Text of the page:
<script src="http://ajax.googleapis.com/ajax/libs/dojo/1.10.0/dojo/dojo.js"></script>
    
    <style media="screen" type="text/css">
        .bold {font-weight: bold;}
        .box {border:1px black solid;margin-top:4em;margin-left:8em;}       
    </style> 
    
    <script>
        require(['dojo/ready','dojo/on','dojo/dom',
                   'dojo/query','dojo/domReady'],
        function(ready,on,dom,query){
            ready(function(){
                var nde = query('#div123');
                nde.on("click",function(evt){
                    on.emit(dom.byId('target'),"click",
                     {bubbles:false,cancelable:false});
                });                 
            });
        });             
    </script>       
    
</head>
<body class="claro">
    <div id="div123" class="bold box">click me!</div>
    <div class="box">
     <a id="target" href="javascript:alert('hello')">will trigger this link</a>
    </div>
</body>
</html>

Listing 1

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This work is licensed under a Creative Commons Attribution-NonCommercial-NoDerivs 3.0 Unported License.

Diagnostic Differential Logging with JavaScript Example

Synopsis
Reducing the quantity of information to what is essential is very important in maintaining complex software. Modern development environments have debuggers and other tools to assist in this effort: conditional breakpoints, watch expressions, logging, stop on change techniques, and so forth.
As a supplementary technique an approach to debugging is shown which uses the dynamic differences in a running system to output a reduced level of information. A simple programmatic implementation is shown in a JavaScript scenario, but the technique is applicable using other languages and automated techniques.

KEYWORDS: logging, diff, debugging, diagnostics, BIST, JavaScript, AOP, BIST

Context
Recently I was debugging a legacy JavaScript program. I used the outstanding FireBug plug-in in the FireFox browser. By the way, FireBug is truly indispensible, such a wealth of features and it is FOSS. Now combine that with Selenium which gives you the ability automate the browser and you have a powerful Integrated Development Environment (IDE). All that could be lacking is time and skill.
Unfortunately, I was not finding the problem. Later at home I got an idea. What if I could simply log what changed? That way I could more clearly see how the program behaves. All programs are just obfuscated state machines. Through a use-case or scenario, state variables are being manipulated and non-state data is being changed. Correlating these two with the events that drive the system, is a prime aspect of debugging.

Forces
• You want to log what is happening in a system, but you don’t want to be inundated with non-useful data.
• You or someone else want to be able to quickly resume this investigation in another situation or project.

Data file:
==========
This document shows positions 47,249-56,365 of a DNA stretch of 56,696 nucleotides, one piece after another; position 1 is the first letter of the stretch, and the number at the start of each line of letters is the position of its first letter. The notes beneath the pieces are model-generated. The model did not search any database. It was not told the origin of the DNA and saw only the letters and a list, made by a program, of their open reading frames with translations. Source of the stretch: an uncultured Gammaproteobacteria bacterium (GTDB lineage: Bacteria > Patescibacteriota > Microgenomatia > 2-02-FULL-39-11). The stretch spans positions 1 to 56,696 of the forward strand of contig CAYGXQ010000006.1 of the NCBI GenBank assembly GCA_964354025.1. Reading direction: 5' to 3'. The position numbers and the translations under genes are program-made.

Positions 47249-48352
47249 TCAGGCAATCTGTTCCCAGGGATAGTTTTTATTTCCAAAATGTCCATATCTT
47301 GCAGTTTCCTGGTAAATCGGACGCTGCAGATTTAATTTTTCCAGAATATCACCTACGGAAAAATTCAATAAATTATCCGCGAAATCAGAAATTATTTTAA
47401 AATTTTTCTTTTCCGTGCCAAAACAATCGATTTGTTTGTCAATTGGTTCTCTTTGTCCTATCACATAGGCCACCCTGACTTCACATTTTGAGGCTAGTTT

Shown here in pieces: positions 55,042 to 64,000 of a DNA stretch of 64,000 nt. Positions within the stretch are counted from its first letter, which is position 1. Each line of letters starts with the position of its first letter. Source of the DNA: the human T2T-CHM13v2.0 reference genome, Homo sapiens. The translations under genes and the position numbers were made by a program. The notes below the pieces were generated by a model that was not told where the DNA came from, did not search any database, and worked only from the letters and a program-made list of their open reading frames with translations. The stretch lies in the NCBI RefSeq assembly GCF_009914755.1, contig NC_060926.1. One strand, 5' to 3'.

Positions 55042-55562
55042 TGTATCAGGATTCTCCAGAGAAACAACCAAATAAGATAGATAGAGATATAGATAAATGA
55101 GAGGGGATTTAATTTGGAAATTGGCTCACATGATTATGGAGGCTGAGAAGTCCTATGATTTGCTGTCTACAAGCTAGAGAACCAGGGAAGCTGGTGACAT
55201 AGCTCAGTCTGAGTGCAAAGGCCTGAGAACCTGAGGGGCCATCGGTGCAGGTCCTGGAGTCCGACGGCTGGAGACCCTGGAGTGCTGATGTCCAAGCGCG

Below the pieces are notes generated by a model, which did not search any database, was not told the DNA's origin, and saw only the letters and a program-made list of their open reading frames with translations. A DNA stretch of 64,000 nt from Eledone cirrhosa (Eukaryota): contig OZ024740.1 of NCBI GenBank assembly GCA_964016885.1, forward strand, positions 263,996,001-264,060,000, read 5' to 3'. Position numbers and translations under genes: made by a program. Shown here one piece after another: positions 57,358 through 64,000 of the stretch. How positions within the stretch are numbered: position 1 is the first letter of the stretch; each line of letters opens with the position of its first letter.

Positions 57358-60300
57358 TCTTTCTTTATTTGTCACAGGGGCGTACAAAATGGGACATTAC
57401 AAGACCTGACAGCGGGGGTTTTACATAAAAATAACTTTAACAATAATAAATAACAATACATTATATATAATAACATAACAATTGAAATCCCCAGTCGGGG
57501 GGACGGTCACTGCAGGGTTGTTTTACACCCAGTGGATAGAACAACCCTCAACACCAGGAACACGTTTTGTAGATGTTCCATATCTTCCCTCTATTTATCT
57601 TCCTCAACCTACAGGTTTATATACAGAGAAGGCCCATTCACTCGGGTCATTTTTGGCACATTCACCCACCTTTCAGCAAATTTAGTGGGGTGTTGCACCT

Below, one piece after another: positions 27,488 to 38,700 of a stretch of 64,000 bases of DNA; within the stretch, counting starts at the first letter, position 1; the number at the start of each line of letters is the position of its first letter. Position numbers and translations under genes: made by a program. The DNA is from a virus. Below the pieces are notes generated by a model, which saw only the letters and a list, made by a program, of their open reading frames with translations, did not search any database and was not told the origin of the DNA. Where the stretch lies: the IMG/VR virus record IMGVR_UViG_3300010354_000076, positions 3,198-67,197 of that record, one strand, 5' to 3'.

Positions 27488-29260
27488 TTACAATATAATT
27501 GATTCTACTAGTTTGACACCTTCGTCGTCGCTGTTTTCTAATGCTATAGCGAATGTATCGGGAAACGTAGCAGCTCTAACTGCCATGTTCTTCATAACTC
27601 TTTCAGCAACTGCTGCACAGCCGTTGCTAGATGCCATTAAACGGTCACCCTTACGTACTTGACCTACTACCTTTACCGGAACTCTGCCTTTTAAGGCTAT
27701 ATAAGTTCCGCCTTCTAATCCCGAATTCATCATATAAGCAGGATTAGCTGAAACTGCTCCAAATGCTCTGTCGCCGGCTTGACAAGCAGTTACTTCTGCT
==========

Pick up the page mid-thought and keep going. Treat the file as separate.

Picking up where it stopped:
• By saving ‘interests’, a Built-in-self-test aid can be implemented.
• During development hooks can be put in place to provide differential logging.
• You want to capture the live system not a system which is controlled by a debugger.
• You cannot install new systems, tools, or frameworks to help.
• Breakpoints will break as the system is maintained.

Solution
My solution was to dynamically log the differences. I’m sure this is not new. However, it probably is not explicitly discussed. The usual approach is to log as much as possible, but since this is prohibitive, instead the logging is limited, level filters, and contexts are used to control the output. Breakpoints and watches while usually enough to do the job are in the long term brittle since the target program may change during the dev and debug process. Thus, dynamic difference reporting would be a better approach in this situation.

Consequences
Todo.

Implementation
There are a few implementation choices.

API
One is to declare the data of interest. Then the logging system will track these and only output anything when there is a change in any of the data. With this approach the logger must be triggered either manually or automated. Manually is very easy; at an event change or at enter and exit points of a module or function, the differential logger is invoked.

Automated
To avoid changing the source code (it may not even be available), AOP could be used to implement the above. For example, an Around advise can be used to differentially trace the changes in methods.

Framework Plugin
If the system under test is running as part of a debug or is instrumented, it may already have a facility to capture change events. For example, FireBug, the FireFox plugin has this and the FireBug plug-in, FireDiff, implements a change monitor and visualization output. There may be or should be a comparable plug-in for other systems like the Eclipse IDE.

Code Example
To illustrate this concept it is used to debug a web page’s DOM changes via JavaScript. The page has a button that when clicked will randomly change two input field’s content. Notice that when the change involves just an ordering of two adjacent characters in a field, it is not readily apparent. The Differential logging makes it explicit. The log output is just the result object converted to JSON. An example: {“event”:”run”,”record”:{“foo2”:[“”,”accd”],”foo4″:[“”,”ollrr”]}}. A real implementation would do otherwise.